Alfredo was a frieind and a brother to all of us in San Pedro were we were raise, he had a dream to become a major leage baseball player and unfortunatelly he died very young ,but God had a place for him in heaven.
    His family really miss him, but every time they read something like this they realize that he was big, and he also made them proud,not only because he was a great baseball player but also because he was an extraordinary human been.
    Thank you Mr. Allen to keep this alive ,because he was what baseball should be a SPORT not a bussines, like most players from now a days think.

    Santiago Hazim (MD)
    Dominican Republic

    • I was very suprised to fiind this article about him i never met him,but as a kid in ( el barrio kennedy) i herd of his accident and it was very sad in the neighborhood such a prominent player with a great future lost his life playing the sport that he loved , may the lord be with him always.

      • Aveces nos preguntamos porque suceden cosas asi, pero solo dios tiene esa respuesta , un prominente prospecto dominicano como Alfredo Edmead perderlo a tan temprana edad quien sabe hasta donde hubiese llegado con las herramientas que poseia.Me anime a escribir al ver este articulo despues de tantos años,tambien recuerdo haber trabajado con su hermana Rosita en la famosa cooperativa del Kennedy quien siempre estaba sonriente , que dios lo tenga en gloria.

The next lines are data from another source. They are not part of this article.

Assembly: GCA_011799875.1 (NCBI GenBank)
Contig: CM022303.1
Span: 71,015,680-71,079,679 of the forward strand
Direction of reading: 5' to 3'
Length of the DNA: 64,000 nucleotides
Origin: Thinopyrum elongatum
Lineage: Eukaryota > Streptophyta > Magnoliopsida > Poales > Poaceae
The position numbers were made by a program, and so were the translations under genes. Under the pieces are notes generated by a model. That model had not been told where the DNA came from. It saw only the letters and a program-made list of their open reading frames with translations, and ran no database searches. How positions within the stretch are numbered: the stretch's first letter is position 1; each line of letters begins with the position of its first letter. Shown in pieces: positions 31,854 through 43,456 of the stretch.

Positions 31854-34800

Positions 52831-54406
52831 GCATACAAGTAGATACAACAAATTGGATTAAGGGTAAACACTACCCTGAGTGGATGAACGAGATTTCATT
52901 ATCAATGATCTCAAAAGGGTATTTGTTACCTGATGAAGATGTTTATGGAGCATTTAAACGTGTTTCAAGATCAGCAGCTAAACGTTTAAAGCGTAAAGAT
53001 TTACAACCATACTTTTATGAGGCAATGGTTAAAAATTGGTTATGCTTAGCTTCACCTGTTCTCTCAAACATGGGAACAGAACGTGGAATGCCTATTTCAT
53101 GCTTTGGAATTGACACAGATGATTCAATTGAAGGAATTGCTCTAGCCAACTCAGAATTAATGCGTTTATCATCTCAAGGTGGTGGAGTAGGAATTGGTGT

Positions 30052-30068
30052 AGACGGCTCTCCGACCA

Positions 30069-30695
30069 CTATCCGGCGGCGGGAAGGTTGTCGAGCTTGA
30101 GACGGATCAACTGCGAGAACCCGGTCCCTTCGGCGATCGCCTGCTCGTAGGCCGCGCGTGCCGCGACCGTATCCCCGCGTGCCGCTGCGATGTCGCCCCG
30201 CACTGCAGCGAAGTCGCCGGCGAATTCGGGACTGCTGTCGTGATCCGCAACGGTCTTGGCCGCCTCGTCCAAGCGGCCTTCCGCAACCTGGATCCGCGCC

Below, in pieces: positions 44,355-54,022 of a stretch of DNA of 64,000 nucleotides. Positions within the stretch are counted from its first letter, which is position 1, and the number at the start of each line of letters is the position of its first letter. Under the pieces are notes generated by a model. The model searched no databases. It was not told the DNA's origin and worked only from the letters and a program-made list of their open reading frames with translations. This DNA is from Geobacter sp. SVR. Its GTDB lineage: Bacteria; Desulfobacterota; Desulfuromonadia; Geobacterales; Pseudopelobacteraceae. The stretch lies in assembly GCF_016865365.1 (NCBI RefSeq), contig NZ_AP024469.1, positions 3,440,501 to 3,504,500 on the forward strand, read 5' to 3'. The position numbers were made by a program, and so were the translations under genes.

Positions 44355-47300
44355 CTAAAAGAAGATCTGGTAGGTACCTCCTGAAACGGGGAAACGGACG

3. Very sad incident for my family, i didn’t met him due to my age, but trully know that my mother and my aunts and uncle miss him alot.

    • Hi Manuel,

      During that 1974 baseball season, I worked for the Lynchburg Twins. I was in high school at the time and just did odd jobs for the team.

      Early that season, I was sitting by myself next to the visitor’s dugout and a young Dominican ballplayer came up and gave me a baseball. That player was Alfredo. He and I became friends and spoke quite a few times during that year when Salem came to town. I was taking my third year of Spanish so my Spanish and his English were at about the same level. We had fun trying to communicate.

      It was surprising how close we were in age. I think he was only 6 months older than me; yet obviously living a very different life.

      I hope you’ll see this message at some point and know that I appreciated Alfredo both as a ballplayer and a friend.


  4. es un ejemplo para muchos jovenes de nuestro pais ,lamentando su ida a destiempopor que pudo dar mas conocimentos a nuestros jovenes lo seguimos viendo como todo un diamante de nustro pais . esperamos tenere muchos que suenen como el. muy atentamente arq. cesar ortiz san pedro de macoris